Parents of children with Lyme disease describe fear and frustration
At least 25% of all reported Lyme disease cases in the United States involve children under age 14, according to the Centers for Disease Control and Prevention (CDC). Children and adolescents are among the most at-risk group for developing Lyme disease. Yet, their symptoms often go unrecognized or are dismissed, enabling the disease to progress.
In fact, one study found that in Ontario, Canada adolescents ages 15 to 19 comprised the group of patients most frequently hospitalized for Lyme disease.¹ And the number of cases is expected to escalate.
“Increasing numbers of Canadians, including children and adolescents, are being infected with Borrelia burgdorferi and contracting Lyme disease,” writes Gaudet and colleagues² in a new study entitled, Parenting When Children Have Lyme Disease: Fear, Frustration, Advocacy.
There have been multiple studies looking at the impact of other chronic diseases in childhood, Gaudet writes. However, “the experience of families in which children suffer from [Lyme] disease has received very little research attention.”
In an effort to better understand the impact of Lyme disease (LD) on families of children with the tick-borne illness, Gaudet examined correspondence from 23 parents who had children diagnosed with LD. Parents were recruited from two Canadian Lyme disease support groups.
“The experiences of parents [of a child with Lyme disease] evolved from feelings of worry for the child to frustration with the lack of a helpful treatment, to mistrust of physicians’ actions,” writes Gaudet. “And, in some cases, to a rejection of the conventional health care system as a whole.”Children with Lyme disease often feel alone, abandoned and hopeless. Click To Tweet
The following correspondence from parents whose children were not promptly diagnosed and treated provides greater insight into the impact of Lyme disease and the challenges families face.
Lack of knowledge
One parent wrote: “my youngest child, who was 10 at the time, had TWO BULLS EYE RASHES on her body … so I took my child to that same family doctor and [the doctor said] ‘it can’t be Lyme. There’s no Lyme in BC.’ ”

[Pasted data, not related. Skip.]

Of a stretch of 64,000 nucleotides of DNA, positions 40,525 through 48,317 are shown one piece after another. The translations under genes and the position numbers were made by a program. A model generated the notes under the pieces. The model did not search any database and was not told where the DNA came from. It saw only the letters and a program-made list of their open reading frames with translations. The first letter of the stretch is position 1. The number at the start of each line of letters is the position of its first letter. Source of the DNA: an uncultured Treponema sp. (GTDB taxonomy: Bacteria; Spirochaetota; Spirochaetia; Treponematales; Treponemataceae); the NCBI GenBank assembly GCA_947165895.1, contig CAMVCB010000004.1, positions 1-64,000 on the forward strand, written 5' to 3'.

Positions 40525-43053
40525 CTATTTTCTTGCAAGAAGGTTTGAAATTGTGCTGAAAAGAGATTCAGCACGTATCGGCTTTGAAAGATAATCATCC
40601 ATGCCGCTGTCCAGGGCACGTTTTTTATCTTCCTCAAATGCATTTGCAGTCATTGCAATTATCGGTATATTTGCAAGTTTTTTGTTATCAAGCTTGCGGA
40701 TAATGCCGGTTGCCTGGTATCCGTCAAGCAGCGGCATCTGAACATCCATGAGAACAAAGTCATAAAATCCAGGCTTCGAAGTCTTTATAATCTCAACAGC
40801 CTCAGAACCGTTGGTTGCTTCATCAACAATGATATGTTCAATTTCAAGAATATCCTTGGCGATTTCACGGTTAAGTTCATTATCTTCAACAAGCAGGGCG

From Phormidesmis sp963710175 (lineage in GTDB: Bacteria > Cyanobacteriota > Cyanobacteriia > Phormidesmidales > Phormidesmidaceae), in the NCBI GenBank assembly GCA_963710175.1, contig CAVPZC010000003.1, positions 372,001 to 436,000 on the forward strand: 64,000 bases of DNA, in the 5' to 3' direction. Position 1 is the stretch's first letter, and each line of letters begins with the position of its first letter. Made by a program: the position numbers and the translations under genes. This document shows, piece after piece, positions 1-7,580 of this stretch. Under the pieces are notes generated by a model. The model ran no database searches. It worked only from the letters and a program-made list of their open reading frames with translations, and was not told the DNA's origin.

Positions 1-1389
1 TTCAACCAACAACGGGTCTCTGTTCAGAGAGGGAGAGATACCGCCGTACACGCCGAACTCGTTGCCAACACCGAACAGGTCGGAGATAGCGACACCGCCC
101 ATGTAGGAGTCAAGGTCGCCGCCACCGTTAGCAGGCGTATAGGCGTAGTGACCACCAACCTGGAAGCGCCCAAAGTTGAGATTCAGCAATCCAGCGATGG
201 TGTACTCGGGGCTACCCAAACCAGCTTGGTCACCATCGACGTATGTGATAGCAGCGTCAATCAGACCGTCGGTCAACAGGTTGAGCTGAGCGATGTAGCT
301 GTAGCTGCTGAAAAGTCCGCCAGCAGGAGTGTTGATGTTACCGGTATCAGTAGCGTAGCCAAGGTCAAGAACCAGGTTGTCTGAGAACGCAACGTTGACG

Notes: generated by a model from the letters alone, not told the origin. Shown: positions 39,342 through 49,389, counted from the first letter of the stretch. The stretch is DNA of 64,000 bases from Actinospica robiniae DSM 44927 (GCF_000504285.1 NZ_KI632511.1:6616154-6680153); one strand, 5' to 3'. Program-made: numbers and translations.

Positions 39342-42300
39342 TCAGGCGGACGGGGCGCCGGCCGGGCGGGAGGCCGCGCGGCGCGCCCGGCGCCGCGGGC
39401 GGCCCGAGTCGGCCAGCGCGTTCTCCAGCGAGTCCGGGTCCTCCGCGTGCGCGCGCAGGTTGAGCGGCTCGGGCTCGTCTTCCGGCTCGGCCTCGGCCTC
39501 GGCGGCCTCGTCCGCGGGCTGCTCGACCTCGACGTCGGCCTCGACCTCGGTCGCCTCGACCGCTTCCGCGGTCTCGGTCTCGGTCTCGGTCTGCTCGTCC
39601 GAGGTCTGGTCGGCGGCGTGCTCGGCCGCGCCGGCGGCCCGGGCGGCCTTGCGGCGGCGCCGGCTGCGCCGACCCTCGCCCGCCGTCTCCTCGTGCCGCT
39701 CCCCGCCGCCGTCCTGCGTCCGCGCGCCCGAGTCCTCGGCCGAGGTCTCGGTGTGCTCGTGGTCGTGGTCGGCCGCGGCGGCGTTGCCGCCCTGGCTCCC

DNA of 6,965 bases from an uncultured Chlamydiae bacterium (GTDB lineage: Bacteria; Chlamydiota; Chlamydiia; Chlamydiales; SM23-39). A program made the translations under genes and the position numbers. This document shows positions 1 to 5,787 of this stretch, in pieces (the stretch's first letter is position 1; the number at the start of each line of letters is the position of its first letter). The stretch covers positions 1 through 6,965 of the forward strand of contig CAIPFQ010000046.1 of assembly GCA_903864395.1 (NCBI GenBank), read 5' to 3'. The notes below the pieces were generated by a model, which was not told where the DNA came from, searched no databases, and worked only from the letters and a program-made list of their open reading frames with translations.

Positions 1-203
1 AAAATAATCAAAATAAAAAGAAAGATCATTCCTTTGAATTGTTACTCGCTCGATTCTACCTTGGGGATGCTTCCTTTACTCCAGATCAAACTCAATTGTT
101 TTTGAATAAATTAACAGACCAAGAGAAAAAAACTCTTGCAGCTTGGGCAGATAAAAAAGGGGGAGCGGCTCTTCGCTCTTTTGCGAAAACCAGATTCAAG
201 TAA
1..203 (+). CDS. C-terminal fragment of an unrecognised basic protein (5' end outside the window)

“he continued to get worse, (h)e was crying all day, (s)ad about being unable to play with his brother, sad from the pain in his head.”
“she was not able to undertake the many extra-curricular activities that often deﬁne the teenage years . . . she has missed out on a lot and will never be able to get those years back . . . she is being left behind.”
“I think this was one of the worst times for me because I found myself hoping, actually praying that something would show up (on the tests), that they would see something wrong so they had no choice but to address it. It made me feel like a terrible mother, who wishes for something to show up on a scan of their child?”
“if only doctors were trained to recognize and treat her symptoms instead of relying on a blood test that is known to be inadequate at best, those costs and invasive tests could have been avoided.”
Dismissed by physicians
“as a child of 15 in 2008 she was dismissed from countless medical [appointments] with doctors stating, just ‘take some Tylenol and get on with your life” or ‘lab work is normal, there is nothing else I can do’ . . . she felt put down, demoralized, and abandoned by the mainstream medical community.”
In most cases, parents reported that their children experienced a broad range of physical, psychological, cognitive and neurologic symptoms. They also acknowledged that the “diverse and evolving set of symptoms” made it challenging for physicians to diagnose Lyme disease.
- Johnson, K.O.; Nelder, M.P.; Russell, C.; Li, Y.; Badiani, T.; Sander, B.; Sider, D.; Patel, S.N. Clinical manifestations of reported Lyme disease cases in Ontario, Canada: 2005–2014. PLoS ONE 2018, 13, e0195809.
- Gaudet EM, Gould ON, Lloyd V. Parenting When Children Have Lyme Disease: Fear, Frustration, Advocacy. Healthcare (Basel). 2019;7(3).